“I really do believe that what you are doing, that this ministry … gathering the Asian-American community wherever you may be, gathering together as part of the Episcopal-Anglican way of being Christian – that this gathering together has more significance than just coming to a church meeting,” said the presiding bishop during his sermon at the opening Eucharist.“We are about the business … of real evangelism. That is not sectarianism; real evangelism is not about making a bigger church. Real evangelism is about being a better world. Real evangelism is about what our slave ancestors were talking about when they used to sing, ‘Oh there’s plenty good room, plenty good room, plenty good room in the flawless kingdom.’Presiding Bishop Michael Curry preaches during the Sept. 27 opening Eucharist of the Episcopal Asiamerica Ministries National Consultation in Honolulu. Photo: Christopher Sikkema“Plenty good room for all God’s children. Real evangelism is about changing this world from the nightmare it often is into the dream that God intended from the time God first said let there be anything at all,” Curry said.Curry referenced June’s royal wedding, where he preached about Jesus’ love for the world, and how the love of two people brought together an audience of 2 billion people to witness that love.During the service, the ANDREWS program and its first group of mentors were introduced.ANDREWS, an acronym for Asiamerica Network of Disciples, Revivalists, Evangelists, Witnesses and Servant Leaders, is a mentoring program of the Asiamerica Ministries Office in partnership with Episcopal Asiamerica Ministry Council and the Thriving in Ministry project of Virginia Theological Seminary.ANDREWS’ goal is to develop a network of well-trained mentors and disciple-makers from among the EAM ethnic convocations – Chinese, Japanese, Korean, Filipino, South Asian, Southeast Asian and Pacific Islander. “Rice and Sing,” an anthology of diverse, Asian-cultural hymns and spiritual songs; in-person training; and a virtual classroom are in development.“We have big plans for the mentoring program. We want to develop 70 well-trained Asian-American Episcopalians to do evangelism, church planting,” and revival of churches, said Vergara – topics that were explored through the lens of the Jesus Movement and the Way of Love on Sept. 28 during the opening plenary session.The Rev. Stephanie Spellers, canon to the presiding bishop for evangelism, reconciliation and stewardship of creation, talked about her own journey to reclaiming Christianity, a path that took her into Eastern religious philosophy before she returned to Christianity and reclaimed Jesus, something the Episcopal Church is now doing, she said.Growing up, she didn’t want to have much relationship to Jesus or Christ, Spellers said. “Christianity was exclusive and filled with doctrines, rules, rigid belief systems, and Jesus was sort of the king and judge lording over all of that,” said Spellers. “There was no other way of presenting it.”The Rev. Stephanie Spellers, canon to the presiding bishop for evangelism, reconciliation and stewardship of creation, talks during a Sept. 28 plenary session about her own journey to reclaiming Christianity. Photo: Lynette Wilson/Episcopal News ServiceThen, she ended up studying in the religious department at Wake Forest University in North Carolina, a Southern Baptist school. Her studies started her on a different spiritual path, one focused on practice and a way of being and living. Eventually, after going deeper into Eastern traditions, she came back to Christianity, when a Buddhist nun in San Francisco told her to reclaim Christianity.“It feels like that’s what we are doing as an Episcopal Church right now,” Spellers said. “We are reclaiming Christianity not as only a rigid belief system, a set of doctrines and dos and don’ts; we are certainly reclaiming Christianity as a community that raises all the people, not just some of the people, but I think what we are doing especially today is we’re reclaiming the way of being Christian as being a follower of Jesus in a way, on a path. And that’s the understanding … I have of what is the Jesus Movement.“And actually, the Jesus Movement is simply the community of people who say, ‘I’m following Jesus, I’m following on his path. I’m following his way.’ He has shown us a way – a way of love – and I want that way to be my way. And I want to change, I want to see my own life changed, and then I want to be a part of changing this world because of that way.”The consultation includes two days of workshops, which are livestreamed and can be viewed on demand here.Workshop topics include Issues in Hawai’ian Sovereignty, Identity and Reconciliation, Living into a Healed Community Through Hawai’ian Dance, Anti-Human Trafficking (Mission to End Modern Day Slavery), Evangelism in the New Community, and Toward Peace in Community. The two additional plenary sessions topics are Becoming Beloved Community and Caring for the Earth and All Creation. The consultation continues through Oct. 1, when Vergara will preach at the closing Eucharist.– Lynette Wilson is a reporter and managing editor of the Episcopal News Service. Seminary of the Southwest announces appointment of two new full time faculty members Seminary of the Southwest AddThis Sharing ButtonsShare to PrintFriendlyPrintFriendlyShare to FacebookFacebookShare to TwitterTwitterShare to EmailEmailShare to MoreAddThis From left, the Rev. Winfred Vergara, the Episcopal Church’s Asiamerica missioner; the Rt. Rev. Allen K. Shin, bishop suffragan in the Diocese of New York; the Rev. Randolph Albano, vicar of St. Paul’s Episcopal Church in Honolulu; and Rosa Galanto, a member of St. Paul’s, pose for a selfie before the Sept. 27 opening Eucharist of the Episcopal Asiamerica Ministries National Consultation. The consultation in Honolulu continues through Oct. 1. Photo: Lynette Wilson/Episcopal News Service[Episcopal News Service – Honolulu] The Asian diaspora isn’t easily defined; “Asia” can mean anything from Chinese to South Korean to Filipino to Indian. Each ethnicity has its own rich cultural identity, with many having diverse dialects and cultures within that identity.As evidenced by the opening Eucharist of the Sept. 27-Oct. 1 Episcopal Asiamerica Ministries National Consultation, many of those cultures and identities are present in the Episcopal and Anglican Churches.“There are almost 300 people coming here from various Asian constituencies, not only in the United States, but we have representatives from Vancouver [British Columbia] who are inspired by the work of Episcopal Asiamerica Ministries,” said the Rev. Winfred Vergara, the Episcopal Church’s Asiamerica missioner and the consultation’s co-dean. “We have formed an ACAM, Anglican Canadian Asian Ministries, and there’s a representative from the Church of England and they want also to have a similar organization like we do in England. So, I’m really hopeful and excited about this.The Rev. Winfred Vergara, the Episcopal Church’s Asiamerica missioner and Episcopal Asiamerica Ministries National Consultation co-dean, addresses the packed crowd gathered at the Cathedral Church of St. Andrew in Honolulu. Photo: Lynette Wilson/Episcopal News Service“Our theme is ‘Piko,’ the Hawaiian word for ‘navel’ or ‘belly button,’ which represents our interconnectivity with one another – Christ, creation and community,” said Vergara. In a literal sense, he said, piko describes the belief that “creation started from the center of the earth and worked its way in all directions.”Registration topped 267 participants representing Asians from the United States, Canada, England, South Korea and the Philippines. During opening Eucharist, the Prayers of the People were offered in nine languages – Chinese, Filipino, Japanese, Korean, Indian, Karen, Tongan, Hmong and English – a representation of the diverse ethnicities present.Presiding Bishop Michael Curry preached to a packed crowd during the consultation’s opening Eucharist held Sept. 27 here at the Cathedral Church of St. Andrew. The Rt. Rev. Allen K. Shin, bishop suffragan in the Diocese of New York, presided. The offering went to the Philippine Episcopal Church’s response to aid those impacted by Typhoon Mangkhut, a massive storm that brought torrential rain and 165 mph winds to the island of Luzon on Sept. 15, 2018, killing upwards of 100 people and displacing hundreds of thousands of people from their homes. Canon for Family Ministry Jackson, MS Submit a Job Listing The Church Pension Fund Invests $20 Million in Impact Investment Fund Designed to Preserve Workforce Housing Communities Nationwide Church Pension Group Ethnic Ministries, Presiding Bishop Michael Curry Inaugural Diocesan Feast Day Celebrating Juneteenth San Francisco, CA (and livestream) June 19 @ 2 p.m. PT Rector Bath, NC 21:11 Rector (FT or PT) Indian River, MI Rector Pittsburgh, PA Priest Associate or Director of Adult Ministries Greenville, SC Ya no son extranjeros: Un diálogo acerca de inmigración Una conversación de Zoom June 22 @ 7 p.m. ET Submit an Event Listing Curate Diocese of Nebraska Episcopal Migration Ministries’ Virtual Prayer Vigil for World Refugee Day Facebook Live Prayer Vigil June 20 @ 7 p.m. ET Virtual Celebration of the Jerusalem Princess Basma Center Zoom Conversation June 19 @ 12 p.m. ET Submit a Press Release Featured Jobs & Calls Rector Martinsville, VA This Summer’s Anti-Racism Training Online Course (Diocese of New Jersey) June 18-July 16 Rector/Priest in Charge (PT) Lisbon, ME Tags Director of Music Morristown, NJ In-person Retreat: Thanksgiving Trinity Retreat Center (West Cornwall, CT) Nov. 24-28 Rector Hopkinsville, KY Featured Events Rector Washington, DC Assistant/Associate Priest Scottsdale, AZ Episcopal Charities of the Diocese of New York Hires Reverend Kevin W. VanHook, II as Executive Director Episcopal Charities of the Diocese of New York Associate Rector for Family Ministries Anchorage, AK Assistant/Associate Rector Morristown, NJ Course Director Jerusalem, Israel Join the Episcopal Diocese of Texas in Celebrating the Pauli Murray Feast Online Worship Service June 27 Rector Knoxville, TN Family Ministry Coordinator Baton Rouge, LA Rector and Chaplain Eugene, OR Curate (Associate & Priest-in-Charge) Traverse City, MI Rector Shreveport, LA Director of Administration & Finance Atlanta, GA Priest-in-Charge Lebanon, OH Rector Albany, NY Assistant/Associate Rector Washington, DC Press Release Service Youth Minister Lorton, VA Rector Belleville, IL Associate Priest for Pastoral Care New York, NY Missioner for Disaster Resilience Sacramento, CA TryTank Experimental Lab and York St. John University of England Launch Survey to Study the Impact of Covid-19 on the Episcopal Church TryTank Experimental Lab Rector Tampa, FL Asiamerica Ministries National Consultation underway in Honolulu Presiding Bishop delivers his message of love New Berrigan Book With Episcopal Roots Cascade Books An Evening with Presiding Bishop Curry and Iconographer Kelly Latimore Episcopal Migration Ministries via Zoom June 23 @ 6 p.m. ET The Church Investment Group Commends the Taskforce on the Theology of Money on its report, The Theology of Money and Investing as Doing Theology Church Investment Group Bishop Diocesan Springfield, IL Remember Holy Land Christians on Jerusalem Sunday, June 20 American Friends of the Episcopal Diocese of Jerusalem Associate Rector Columbus, GA Rector Smithfield, NC Rector Collierville, TN By Lynette WilsonPosted Sep 28, 2018 Cathedral Dean Boise, ID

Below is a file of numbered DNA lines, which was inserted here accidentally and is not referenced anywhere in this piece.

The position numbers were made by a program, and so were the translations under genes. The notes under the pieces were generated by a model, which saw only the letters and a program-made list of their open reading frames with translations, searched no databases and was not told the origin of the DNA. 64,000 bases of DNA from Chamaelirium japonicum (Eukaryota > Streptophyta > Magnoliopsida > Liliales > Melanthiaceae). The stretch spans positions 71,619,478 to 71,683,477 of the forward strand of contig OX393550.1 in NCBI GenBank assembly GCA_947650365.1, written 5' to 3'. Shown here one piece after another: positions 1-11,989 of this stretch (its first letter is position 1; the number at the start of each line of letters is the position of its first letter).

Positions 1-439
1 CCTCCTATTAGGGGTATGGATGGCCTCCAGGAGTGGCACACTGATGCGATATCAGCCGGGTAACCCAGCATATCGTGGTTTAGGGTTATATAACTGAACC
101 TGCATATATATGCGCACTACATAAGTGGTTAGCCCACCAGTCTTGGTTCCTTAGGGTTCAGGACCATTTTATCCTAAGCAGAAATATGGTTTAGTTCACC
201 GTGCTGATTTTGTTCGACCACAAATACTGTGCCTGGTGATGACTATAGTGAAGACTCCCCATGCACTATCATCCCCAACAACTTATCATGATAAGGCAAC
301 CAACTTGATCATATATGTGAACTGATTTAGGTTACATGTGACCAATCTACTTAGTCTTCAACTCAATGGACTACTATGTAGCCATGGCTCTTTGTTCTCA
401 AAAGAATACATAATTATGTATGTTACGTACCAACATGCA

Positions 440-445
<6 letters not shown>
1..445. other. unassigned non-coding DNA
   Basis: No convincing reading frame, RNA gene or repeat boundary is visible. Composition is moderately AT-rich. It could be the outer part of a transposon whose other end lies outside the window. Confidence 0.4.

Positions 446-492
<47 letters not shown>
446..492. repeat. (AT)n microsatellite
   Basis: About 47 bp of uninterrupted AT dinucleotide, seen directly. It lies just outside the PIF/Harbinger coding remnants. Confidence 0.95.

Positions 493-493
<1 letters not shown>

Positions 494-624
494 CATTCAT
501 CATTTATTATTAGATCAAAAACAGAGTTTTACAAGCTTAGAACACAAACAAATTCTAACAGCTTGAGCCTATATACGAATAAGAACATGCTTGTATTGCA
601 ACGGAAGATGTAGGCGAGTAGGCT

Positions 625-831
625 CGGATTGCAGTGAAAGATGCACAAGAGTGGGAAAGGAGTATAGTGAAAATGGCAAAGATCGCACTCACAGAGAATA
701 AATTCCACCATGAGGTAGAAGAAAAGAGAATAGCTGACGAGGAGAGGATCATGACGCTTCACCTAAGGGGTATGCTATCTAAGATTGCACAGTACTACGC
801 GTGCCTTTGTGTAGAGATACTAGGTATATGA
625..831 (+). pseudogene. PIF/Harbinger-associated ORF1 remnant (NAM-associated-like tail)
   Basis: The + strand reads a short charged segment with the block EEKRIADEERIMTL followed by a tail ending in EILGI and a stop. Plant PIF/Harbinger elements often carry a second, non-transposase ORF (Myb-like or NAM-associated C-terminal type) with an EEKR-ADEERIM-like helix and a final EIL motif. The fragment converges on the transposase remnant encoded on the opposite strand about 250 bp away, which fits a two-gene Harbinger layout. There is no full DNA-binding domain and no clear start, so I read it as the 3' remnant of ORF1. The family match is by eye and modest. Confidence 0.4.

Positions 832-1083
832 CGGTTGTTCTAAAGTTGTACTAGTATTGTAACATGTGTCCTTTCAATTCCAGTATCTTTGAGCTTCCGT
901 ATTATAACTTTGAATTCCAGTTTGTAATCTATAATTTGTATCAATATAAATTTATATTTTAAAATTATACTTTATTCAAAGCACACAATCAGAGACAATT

Statewide — The Indiana State Department of Health has reported that 884 additional Hoosiers have been diagnosed with COVID-19 as of Tuesday. A total of 75,862 Indiana residents have tested positive for the coronavirus. To date, 861,655 individual tests have been reported to ISDH at an 8.8% positive rate and 25 new deaths were reported for a total of 2,863 Hoosiers deaths.Locally, Dearborn County has a total of 512 cases and 28 deaths reported (up 4 new cases), Decatur County has a total of 341 positive cases and 32 deaths (up 4 new cases), Franklin County has 246 positive cases and 15 deaths (up 4 new cases and 1 new death), and Ripley County has 213 positive cases and 8 deaths (up 5 new cases and 1 new death). This is an increase of 17 new positive cases and 2 new deaths locally.
Jermain Defore celebrated his international return with a goal as they beat Lithuania 2-nil at Wembley.In the same group – Scotland managed a late 1-nil victory over Slovenia in Glasgow to keep their hopes of a play-off place alive.Elsewhere, Northern Ireland’s bid to qualify got a huge boost – with a 2-nil success at home to Norway.